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Recent Posts
 TYI 41: How many steps does it take for a simple random walk on the discrete cube to reach the uniform distribution?
 Gil’s Collegial Quantum Supremacy Skepticism FAQ
 Amazing! Keith Frankston, Jeff Kahn, Bhargav Narayanan, Jinyoung Park: Thresholds versus fractional expectationthresholds
 Starting today: Kazhdan Sunday seminar: “Computation, quantumness, symplectic geometry, and information”
 The story of Poincaré and his friend the baker
 Gérard Cornuéjols’s baker’s eighteen 5000 dollars conjectures
 Noisy quantum circuits: how do we know that we have robust experimental outcomes at all? (And do we care?)
 Test Your Intuition 40: What Are We Celebrating on Sept, 28, 2019? (And answer to TYI39.)
 Quantum computers: amazing progress (Google & IBM), and extraordinary but probably false supremacy claims (Google).
Top Posts & Pages
 Gil's Collegial Quantum Supremacy Skepticism FAQ
 TYI 41: How many steps does it take for a simple random walk on the discrete cube to reach the uniform distribution?
 TYI 30: Expected number of Dice throws
 Lior, Aryeh, and Michael
 Elchanan Mossel's Amazing Dice Paradox (your answers to TYI 30)
 Quantum computers: amazing progress (Google & IBM), and extraordinary but probably false supremacy claims (Google).
 Amazing: Hao Huang Proved the Sensitivity Conjecture!
 Jeff Kahn and Jinyoung Park: Maximal independent sets and a new isoperimetric inequality for the Hamming cube.
 Aubrey de Grey: The chromatic number of the plane is at least 5
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Tag Archives: Tim Gowers
News (mainly polymath related)
Update (Jan 21) j) Polymath11 (?) Tim Gowers’s proposed a polymath project on Frankl’s conjecture. If it will get off the ground we will have (with polymath10) two projects running in parallel which is very nice. (In the comments Jon Awbrey gave … Continue reading
Why is Mathematics Possible: Tim Gowers’s Take on the Matter
In a previous post I mentioned the question of why is mathematics possible. Among the interesting comments to the post, here is a comment by Tim Gowers: “Maybe the following would be a way of rephrasing your question. We know … Continue reading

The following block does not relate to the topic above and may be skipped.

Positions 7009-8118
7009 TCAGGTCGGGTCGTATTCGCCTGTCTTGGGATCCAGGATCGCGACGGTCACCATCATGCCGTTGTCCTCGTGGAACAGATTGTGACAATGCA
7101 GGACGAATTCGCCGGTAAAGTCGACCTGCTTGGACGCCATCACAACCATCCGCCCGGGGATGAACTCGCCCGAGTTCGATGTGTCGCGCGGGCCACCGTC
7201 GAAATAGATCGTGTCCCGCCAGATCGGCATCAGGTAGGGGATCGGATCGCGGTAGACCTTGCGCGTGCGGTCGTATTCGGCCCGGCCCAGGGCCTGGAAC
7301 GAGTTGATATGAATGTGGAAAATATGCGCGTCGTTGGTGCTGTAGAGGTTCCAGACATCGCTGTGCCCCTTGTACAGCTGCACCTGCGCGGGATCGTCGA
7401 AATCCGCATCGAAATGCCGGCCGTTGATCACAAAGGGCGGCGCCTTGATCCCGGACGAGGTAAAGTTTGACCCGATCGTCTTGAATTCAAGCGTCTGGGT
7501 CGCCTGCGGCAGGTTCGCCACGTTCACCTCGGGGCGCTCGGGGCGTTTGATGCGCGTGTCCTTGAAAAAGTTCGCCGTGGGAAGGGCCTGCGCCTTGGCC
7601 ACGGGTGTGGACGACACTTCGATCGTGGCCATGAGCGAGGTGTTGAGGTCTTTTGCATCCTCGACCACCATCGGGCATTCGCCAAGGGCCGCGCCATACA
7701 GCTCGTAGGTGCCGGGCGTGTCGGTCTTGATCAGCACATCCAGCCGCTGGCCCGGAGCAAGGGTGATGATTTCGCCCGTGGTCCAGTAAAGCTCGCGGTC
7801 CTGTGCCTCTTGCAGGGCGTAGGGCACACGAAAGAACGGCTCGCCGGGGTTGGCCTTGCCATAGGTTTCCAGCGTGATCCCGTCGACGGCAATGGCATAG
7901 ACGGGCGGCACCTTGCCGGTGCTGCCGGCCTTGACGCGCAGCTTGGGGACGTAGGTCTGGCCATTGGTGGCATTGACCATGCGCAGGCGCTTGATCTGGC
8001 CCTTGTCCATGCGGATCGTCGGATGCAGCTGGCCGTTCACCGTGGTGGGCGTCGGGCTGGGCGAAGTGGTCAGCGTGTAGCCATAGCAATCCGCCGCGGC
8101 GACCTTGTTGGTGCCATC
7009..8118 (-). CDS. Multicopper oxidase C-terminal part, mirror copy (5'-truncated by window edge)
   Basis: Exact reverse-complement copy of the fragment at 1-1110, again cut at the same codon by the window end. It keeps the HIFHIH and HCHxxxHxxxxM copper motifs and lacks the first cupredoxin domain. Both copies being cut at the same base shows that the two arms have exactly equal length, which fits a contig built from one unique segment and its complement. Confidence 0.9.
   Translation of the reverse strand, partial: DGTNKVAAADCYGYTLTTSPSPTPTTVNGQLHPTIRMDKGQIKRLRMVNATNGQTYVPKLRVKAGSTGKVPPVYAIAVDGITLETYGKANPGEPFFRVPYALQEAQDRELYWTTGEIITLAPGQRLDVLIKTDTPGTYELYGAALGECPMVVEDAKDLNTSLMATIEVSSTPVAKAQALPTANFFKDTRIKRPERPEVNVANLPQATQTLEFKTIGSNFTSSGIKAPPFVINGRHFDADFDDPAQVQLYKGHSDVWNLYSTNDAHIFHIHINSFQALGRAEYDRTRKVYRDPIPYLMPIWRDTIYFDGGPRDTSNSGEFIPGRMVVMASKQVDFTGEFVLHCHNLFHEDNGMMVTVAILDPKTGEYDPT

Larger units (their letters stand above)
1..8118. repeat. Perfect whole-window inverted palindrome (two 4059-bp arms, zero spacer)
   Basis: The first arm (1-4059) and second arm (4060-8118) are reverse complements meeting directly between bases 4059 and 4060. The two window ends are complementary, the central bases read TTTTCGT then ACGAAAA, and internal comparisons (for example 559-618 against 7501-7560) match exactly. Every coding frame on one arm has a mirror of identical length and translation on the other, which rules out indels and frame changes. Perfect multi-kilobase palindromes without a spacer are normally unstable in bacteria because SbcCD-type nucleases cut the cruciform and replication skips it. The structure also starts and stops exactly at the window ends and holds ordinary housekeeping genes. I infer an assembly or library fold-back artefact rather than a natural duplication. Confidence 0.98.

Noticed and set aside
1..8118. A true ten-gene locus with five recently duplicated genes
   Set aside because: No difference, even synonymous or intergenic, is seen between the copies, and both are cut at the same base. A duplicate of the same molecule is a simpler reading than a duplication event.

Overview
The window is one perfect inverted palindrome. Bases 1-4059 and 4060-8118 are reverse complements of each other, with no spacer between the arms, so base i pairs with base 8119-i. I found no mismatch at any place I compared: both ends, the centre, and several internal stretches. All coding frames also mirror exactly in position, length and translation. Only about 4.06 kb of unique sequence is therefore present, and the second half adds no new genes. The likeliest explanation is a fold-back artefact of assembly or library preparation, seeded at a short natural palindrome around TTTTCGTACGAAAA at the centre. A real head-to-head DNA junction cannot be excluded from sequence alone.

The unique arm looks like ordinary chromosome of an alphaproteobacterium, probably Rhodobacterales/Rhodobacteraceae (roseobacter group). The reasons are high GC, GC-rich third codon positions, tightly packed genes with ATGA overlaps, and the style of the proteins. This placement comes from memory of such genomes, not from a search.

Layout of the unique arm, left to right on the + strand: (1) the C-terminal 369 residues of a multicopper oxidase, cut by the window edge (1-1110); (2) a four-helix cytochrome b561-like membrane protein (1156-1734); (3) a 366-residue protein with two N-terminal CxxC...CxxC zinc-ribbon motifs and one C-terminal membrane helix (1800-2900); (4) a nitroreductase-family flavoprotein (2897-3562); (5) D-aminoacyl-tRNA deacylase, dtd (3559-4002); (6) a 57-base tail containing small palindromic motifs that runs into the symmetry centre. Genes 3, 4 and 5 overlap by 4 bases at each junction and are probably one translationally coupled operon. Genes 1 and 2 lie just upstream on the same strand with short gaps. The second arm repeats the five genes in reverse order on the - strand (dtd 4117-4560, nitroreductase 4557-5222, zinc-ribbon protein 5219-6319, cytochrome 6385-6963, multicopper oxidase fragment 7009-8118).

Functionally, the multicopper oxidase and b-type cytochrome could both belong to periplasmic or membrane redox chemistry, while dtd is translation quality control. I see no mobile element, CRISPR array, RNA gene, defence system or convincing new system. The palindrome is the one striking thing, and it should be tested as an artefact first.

Posted in Open discussion, Philosophy, What is Mathematics
Tagged Foundations of Mathematics, Open discussion, Philosophy, Tim Gowers
22 Comments
Knighted for Services to Mathematics
The Birthday and Diamond Jubilee Honours 2012 was released on 16 June 2012 in the United Kingdom and Tim Gowers was knighted for “services to mathematics”! So I suppose Tim is now becoming “Sir William.” It is possible that the Queen mainly … Continue reading
The Internet, Journals and all that.
Tim Gowers wrote an interesting post where he proposed in surprising many details an Internet mechanism (mixing ingredients from the arXive, blogs, MathOverflow and polymath projects) to replace Journals. Noam Nisan (who advocated similar changes over the years) wrote an interesting related … Continue reading
False Beliefs in Mathematics
Test your intuition: For two n by n matrices A and B, is it always the case that tr(ABAB) = tr(ABBA)?
Posted in Mathematics over the Internet, Test your intuition
Tagged Mathoverflow, Test your intuition, Tim Gowers
6 Comments
Polymath Reflections
Polymath is a collective open way of doing mathematics. It started over Gowers’s blog with the polymath1 project that was devoted to the Density Hales Jewett problem. Since then we had Polymath2 related to Tsirelson spaces in Banach space theory , an intensive Polymath4 devoted … Continue reading
Polymath1: Success!
“polymath” based on internet image search And here is a link to the current draft of the paper. Update: March 26, the name of the post originally entitled “Polymath1: Probable Success!” was now updated to “Polymath1: Success!” It is now becoming … Continue reading
Posted in Blogging, Combinatorics, What is Mathematics
Tagged Density HalesJewett theorem, polymath1, Tim Gowers
10 Comments
Mathematics, Science, and Blogs
Michael Nielsen wrote a lovely essay entitled “Doing science online” about mathematics, science, and blogs. Michael’s primary example is a post over Terry Tao’s blog about the NavierStokes equation and he suggests blogs as a way of scaling up scientific conversation. Michael is writing … Continue reading
Posted in Blogging, What is Mathematics
Tagged Blogs, Michael Nielsen, Open science, polymath1, Tim Gowers
5 Comments